Mardi Gras

  • Feb27
  • 5 Things You Didn’t Know About Mardi Gras in New Orleans

    No matter where you’re from, you’ve probably heard of Mardi Gras. Your hometown might even throw a parade or feature some drink specials at local bars and restaurants. That said, we’re pretty sure its Mardi Gras celebration — and, come to think of it, the entire weeks-long runup to Fat Tuesday — can’t hold a candle to New Orleans Mardi Gras. Here are five things you probably didn’t know about Mardi Gras in New Orleans. As if you needed more proof that they do things differently in the Big Easy!

    1. Mardi Gras Season Isn’t Just About Fat Tuesday

    “Mardi Gras” is synonymous with the Tuesday before Ash Wednesday, and with good reason: “Fat Tuesday” is the undeniable culmination of pre-Lenten festivities in New Orleans and elsewhere in the Catholic world. But Mardi Gras season actually lasts far longer than a single 24-hour period: Depending on how the church calendar falls, in fact, it can stretch for more than two months between the Epiphany (Jan. 6, or the 12th day of Christmas) and Ash Wednesday, which falls in February or March. So if you want to capture the Mardi Gras spirit while beating the crowds, no worries — just head to New Orleans before Fat Tuesday!

    1. Those Beads Actually Have a Serious Meaning

    Mardi Gras beads are a prominent symbol of the big day, but they also have a serious meaning. Each color represents a different religious theme or tenet: gold for power, green for faith and purple for justice. Originally, recipients of thrown beads would be selected for their suitability: lawyers might get purple beads, local politicians might get gold, and churchmen might get green.

    1. New Orleans Wasn’t the First U.S. Mardi Gras Host

    Shocking but true! The first U.S. city to host a formal Mardi Gras celebration was actually Mobile, Alabama, an historic Gulf Coast town that also benefited from pervasive French and Creole influence during the 18th and 19th centuries. Although Mobile beat New Orleans to the Mardi Gras punch by several years, its celebration was quickly eclipsed by the Big Easy’s.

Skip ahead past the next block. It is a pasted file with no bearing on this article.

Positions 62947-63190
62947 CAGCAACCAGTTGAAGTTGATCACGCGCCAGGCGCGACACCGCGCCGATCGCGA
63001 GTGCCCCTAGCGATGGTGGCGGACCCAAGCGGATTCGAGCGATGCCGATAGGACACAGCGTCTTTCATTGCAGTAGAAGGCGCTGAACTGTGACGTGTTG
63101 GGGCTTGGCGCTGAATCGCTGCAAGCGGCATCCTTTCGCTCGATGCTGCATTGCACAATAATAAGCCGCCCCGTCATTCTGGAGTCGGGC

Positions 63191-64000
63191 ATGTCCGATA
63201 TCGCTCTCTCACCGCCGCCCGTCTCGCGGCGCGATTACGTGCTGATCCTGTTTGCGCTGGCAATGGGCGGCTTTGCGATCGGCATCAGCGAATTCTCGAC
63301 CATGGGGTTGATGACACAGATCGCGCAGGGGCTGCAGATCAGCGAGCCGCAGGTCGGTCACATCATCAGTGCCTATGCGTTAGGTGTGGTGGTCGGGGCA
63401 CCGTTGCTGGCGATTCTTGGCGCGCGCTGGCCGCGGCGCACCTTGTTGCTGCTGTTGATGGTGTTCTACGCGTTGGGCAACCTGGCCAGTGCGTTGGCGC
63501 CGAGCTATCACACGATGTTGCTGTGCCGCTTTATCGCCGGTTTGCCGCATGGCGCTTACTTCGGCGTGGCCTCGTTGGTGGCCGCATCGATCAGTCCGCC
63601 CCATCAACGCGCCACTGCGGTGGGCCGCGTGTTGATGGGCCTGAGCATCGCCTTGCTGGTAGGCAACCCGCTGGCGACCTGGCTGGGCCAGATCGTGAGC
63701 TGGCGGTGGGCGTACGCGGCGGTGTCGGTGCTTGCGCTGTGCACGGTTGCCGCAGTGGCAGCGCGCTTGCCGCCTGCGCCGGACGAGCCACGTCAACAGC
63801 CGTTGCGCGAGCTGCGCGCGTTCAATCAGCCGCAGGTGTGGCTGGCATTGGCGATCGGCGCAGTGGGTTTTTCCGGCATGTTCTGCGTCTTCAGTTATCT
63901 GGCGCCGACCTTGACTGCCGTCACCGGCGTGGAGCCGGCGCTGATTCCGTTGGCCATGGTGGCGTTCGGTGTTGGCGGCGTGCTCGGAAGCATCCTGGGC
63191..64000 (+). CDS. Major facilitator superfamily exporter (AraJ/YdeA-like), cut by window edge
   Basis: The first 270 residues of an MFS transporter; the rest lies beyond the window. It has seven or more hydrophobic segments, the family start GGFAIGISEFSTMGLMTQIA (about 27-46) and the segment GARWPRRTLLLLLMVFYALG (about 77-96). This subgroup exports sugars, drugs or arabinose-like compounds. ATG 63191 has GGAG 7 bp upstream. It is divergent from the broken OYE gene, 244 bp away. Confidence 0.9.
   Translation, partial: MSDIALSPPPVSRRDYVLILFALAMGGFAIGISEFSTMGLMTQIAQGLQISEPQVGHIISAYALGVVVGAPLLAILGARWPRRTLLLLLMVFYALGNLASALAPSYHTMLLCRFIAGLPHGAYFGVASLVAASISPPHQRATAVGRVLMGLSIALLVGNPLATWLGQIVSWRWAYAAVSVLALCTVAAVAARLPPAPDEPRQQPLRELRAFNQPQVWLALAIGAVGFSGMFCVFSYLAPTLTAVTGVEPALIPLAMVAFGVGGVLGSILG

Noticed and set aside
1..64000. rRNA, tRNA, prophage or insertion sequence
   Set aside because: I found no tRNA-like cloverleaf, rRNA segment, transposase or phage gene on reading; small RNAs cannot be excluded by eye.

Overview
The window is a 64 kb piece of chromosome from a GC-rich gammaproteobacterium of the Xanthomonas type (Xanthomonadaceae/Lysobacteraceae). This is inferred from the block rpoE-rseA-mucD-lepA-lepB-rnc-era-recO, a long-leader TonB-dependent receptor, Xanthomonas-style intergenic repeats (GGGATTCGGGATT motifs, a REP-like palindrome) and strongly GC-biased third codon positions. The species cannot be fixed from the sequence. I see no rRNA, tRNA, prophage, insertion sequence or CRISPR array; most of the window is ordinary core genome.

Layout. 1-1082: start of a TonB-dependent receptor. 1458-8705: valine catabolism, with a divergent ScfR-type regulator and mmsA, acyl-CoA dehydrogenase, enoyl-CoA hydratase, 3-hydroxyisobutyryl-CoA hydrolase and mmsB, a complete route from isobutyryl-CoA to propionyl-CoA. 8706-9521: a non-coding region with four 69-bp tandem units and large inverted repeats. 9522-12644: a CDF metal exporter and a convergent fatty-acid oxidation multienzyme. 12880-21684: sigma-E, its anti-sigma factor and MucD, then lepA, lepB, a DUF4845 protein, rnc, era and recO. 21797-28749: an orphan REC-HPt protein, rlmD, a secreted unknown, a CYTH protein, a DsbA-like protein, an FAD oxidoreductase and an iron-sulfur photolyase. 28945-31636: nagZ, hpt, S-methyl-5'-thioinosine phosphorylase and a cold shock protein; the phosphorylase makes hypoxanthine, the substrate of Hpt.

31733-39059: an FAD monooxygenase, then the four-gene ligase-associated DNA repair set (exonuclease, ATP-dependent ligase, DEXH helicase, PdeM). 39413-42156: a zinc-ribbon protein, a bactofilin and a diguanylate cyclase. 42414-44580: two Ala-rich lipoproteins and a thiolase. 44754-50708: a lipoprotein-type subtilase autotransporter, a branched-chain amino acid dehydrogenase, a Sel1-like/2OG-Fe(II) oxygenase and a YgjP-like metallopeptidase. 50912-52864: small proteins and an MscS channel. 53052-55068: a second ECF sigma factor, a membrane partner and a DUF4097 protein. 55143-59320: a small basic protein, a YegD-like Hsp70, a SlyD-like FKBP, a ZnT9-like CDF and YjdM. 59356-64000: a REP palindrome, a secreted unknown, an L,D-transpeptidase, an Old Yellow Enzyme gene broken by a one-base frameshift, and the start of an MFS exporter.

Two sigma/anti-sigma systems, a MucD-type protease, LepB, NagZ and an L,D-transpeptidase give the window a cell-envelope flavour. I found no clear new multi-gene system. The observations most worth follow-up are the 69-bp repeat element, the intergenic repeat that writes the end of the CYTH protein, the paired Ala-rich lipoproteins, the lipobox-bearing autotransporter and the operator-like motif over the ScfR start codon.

1. For Some, Masks Aren’t Optional

    Mardi Gras costumes and masks seem like fun, harmless components of a fun, harmless holiday, right? Yes and no. While regular revelers are free to dress up or down (way down, in some cases!), New Orleans city law has a deadly serious dress code for folks riding on parade floats. In fact, it’s actually illegal not to wear a mask on a parade float — so if you’re riding high this Mardi Gras, don’t forget your getup!

    1. Mardi Gras Has a Storied Culinary Component

    Amid all the revelry and costuming, it can be easy to forget to pause and refuel. But party people need to eat too, especially if they’ve been running around in pursuit of beads and floats all day. Fortunately, Mardi Gras (and Carnival season in general) has a host of unique culinary traditions that satisfy the palette and entertain the eyes. Two of the most notable: beignets and king cake. Both are straightforward cottonseed oil cooking recipes that can easily be made on a conventional stovetop or in a home oven.

    What’s your favorite little-known fact about Mardi Gras in New Orleans? Next time you’re in the Crescent City during Mardi Gras season, don’t forget your notepad (and camera)!